Early in the morning January 29 close to 100 people joined an action serving blueberry pancakes outside the Westridge Marine Terminal undergoing construction to accommodate the hotly contested 890,000 barrel per day Kinder Morgan pipeline.
Andrea Harden-Donahue's blog
I recently returned from Vancouver where I had the opportunity to visit frontline Kinder Morgan sites and connect with people involved in opposing the 890,000 barrel twinning of the tar sands pipeline.
All eyes on Federal Court of Appeals:
This past October the Federal Court of Appeals heard oral arguments on the 15 consolidated challenges to the federal approval of Kinder Morgan’s pipeline and terminal.
Three years ago Cherri Foytlin, a resident of south Louisiana and author of Spill It! The Truth About the Deepwater Horizon Oil Rig Explosion, joined Maude Barlow and Council staff in a series of meetings and public talks warning of the dangers of TransCanada’s, now dead, Energy East pipeline project.
Last week saw Alberta Premier Rachel Notley join federal Natural Resources Minister Jim Carr and Kinder Morgan CEO Ian Anderson in Vancouver to deliver a hard sales pitch for completing the Trans Mountain pipeline.
The Facebook event states, "Kinder Morgan does not have consent from the majority of the nations whose territories the pipeline aims to cross. KM has already violated its environmental conditions by polluting rivers with plastic and interfering with salmon."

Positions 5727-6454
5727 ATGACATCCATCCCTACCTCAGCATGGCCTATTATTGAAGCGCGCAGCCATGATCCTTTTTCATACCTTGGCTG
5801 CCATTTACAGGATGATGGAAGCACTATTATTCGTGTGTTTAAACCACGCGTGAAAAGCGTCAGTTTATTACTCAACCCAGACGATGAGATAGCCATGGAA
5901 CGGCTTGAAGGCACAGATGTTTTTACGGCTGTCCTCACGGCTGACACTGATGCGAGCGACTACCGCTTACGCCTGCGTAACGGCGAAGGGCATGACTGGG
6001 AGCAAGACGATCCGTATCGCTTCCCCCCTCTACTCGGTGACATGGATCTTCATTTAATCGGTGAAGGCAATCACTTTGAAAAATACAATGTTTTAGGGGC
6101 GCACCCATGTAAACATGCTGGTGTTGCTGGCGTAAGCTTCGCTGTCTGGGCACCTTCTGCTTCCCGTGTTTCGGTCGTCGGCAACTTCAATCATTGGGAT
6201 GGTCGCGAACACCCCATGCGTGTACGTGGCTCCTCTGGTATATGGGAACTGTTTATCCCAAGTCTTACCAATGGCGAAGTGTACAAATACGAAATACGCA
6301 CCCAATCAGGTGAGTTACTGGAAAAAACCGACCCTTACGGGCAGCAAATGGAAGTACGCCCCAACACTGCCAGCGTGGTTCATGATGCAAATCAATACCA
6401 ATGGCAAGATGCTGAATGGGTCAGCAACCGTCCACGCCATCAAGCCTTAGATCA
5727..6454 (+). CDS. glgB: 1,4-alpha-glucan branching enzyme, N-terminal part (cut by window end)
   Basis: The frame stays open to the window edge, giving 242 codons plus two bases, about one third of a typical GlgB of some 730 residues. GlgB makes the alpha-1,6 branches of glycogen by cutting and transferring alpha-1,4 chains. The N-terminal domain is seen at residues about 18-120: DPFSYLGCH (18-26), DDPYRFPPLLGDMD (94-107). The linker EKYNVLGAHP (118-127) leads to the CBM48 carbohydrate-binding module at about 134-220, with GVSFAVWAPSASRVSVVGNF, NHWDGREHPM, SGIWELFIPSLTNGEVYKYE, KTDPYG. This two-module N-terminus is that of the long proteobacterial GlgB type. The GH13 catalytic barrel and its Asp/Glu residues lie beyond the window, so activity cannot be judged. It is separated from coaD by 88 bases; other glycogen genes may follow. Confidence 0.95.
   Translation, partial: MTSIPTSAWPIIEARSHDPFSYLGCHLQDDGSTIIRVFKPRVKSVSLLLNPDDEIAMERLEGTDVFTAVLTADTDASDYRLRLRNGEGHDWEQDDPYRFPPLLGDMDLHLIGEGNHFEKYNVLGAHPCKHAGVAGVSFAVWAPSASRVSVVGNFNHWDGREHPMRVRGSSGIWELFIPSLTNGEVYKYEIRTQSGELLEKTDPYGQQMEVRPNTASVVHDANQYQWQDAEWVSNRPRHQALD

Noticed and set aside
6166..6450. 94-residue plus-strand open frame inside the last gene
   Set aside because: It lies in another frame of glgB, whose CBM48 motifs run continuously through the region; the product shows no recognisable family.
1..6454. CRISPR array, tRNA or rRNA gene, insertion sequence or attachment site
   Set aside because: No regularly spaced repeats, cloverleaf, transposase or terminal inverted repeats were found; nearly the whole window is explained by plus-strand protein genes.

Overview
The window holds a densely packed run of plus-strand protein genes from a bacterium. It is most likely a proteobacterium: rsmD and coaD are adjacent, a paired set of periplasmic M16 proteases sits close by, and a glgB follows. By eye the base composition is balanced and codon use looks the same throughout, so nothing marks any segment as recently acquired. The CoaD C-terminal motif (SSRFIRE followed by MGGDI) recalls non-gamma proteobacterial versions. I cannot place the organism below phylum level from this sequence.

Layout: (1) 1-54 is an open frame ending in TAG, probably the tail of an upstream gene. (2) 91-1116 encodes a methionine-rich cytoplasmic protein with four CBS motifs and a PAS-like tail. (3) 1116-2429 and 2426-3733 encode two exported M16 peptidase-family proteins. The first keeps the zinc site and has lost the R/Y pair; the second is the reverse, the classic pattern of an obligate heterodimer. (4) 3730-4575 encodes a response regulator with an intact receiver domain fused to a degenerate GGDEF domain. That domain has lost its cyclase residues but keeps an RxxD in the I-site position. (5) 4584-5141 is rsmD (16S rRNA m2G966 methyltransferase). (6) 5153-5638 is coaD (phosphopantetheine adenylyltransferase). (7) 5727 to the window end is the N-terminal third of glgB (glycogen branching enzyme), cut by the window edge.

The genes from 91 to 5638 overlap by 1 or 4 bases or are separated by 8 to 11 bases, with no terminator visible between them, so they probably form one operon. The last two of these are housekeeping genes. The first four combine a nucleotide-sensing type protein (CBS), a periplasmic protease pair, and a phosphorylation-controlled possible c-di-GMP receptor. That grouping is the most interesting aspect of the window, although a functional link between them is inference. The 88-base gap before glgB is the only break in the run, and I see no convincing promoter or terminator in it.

The climate pollution stopped from phasing out coal-fired power in Ontario and Alberta is exceeded by the climate pollution that could be generated by the Kinder Morgan and Line 3 tar sands pipelines if they are built.
The Nebraska Public Service Commission today rejected TransCanada's preferred route for the Keystone XL pipeline in a vote five to zero.
Content / trigger warning. Darrel Posterski, Michael Joyce, Dallas Gagnon, John Roberts, Josh Casey: These are names on the Facebook profiles that sent me misogynistic and violent messages over a span of a few days.
Today is a good day. We stopped Energy East. Some are trying to make this about partisan fighting
or suggesting it was a simple market decision. In no small irony this is happening at the same time as the costs of climate chaos in extreme weather events is dominated the news.
The fact is, the death of Energy East has been written on the wall for a while now.
Be it the threats to tar sands expansion and the transport of diluted bitumen, drinking water contamination, violation of Indigenous rights or TransCanada’s poor spill record, Energy East was facing a wall of opposition and had no chance of proceeding.
With NAFTA negotiations starting in Ottawa today, my mind is on the interconnections between climate, social and trade justice.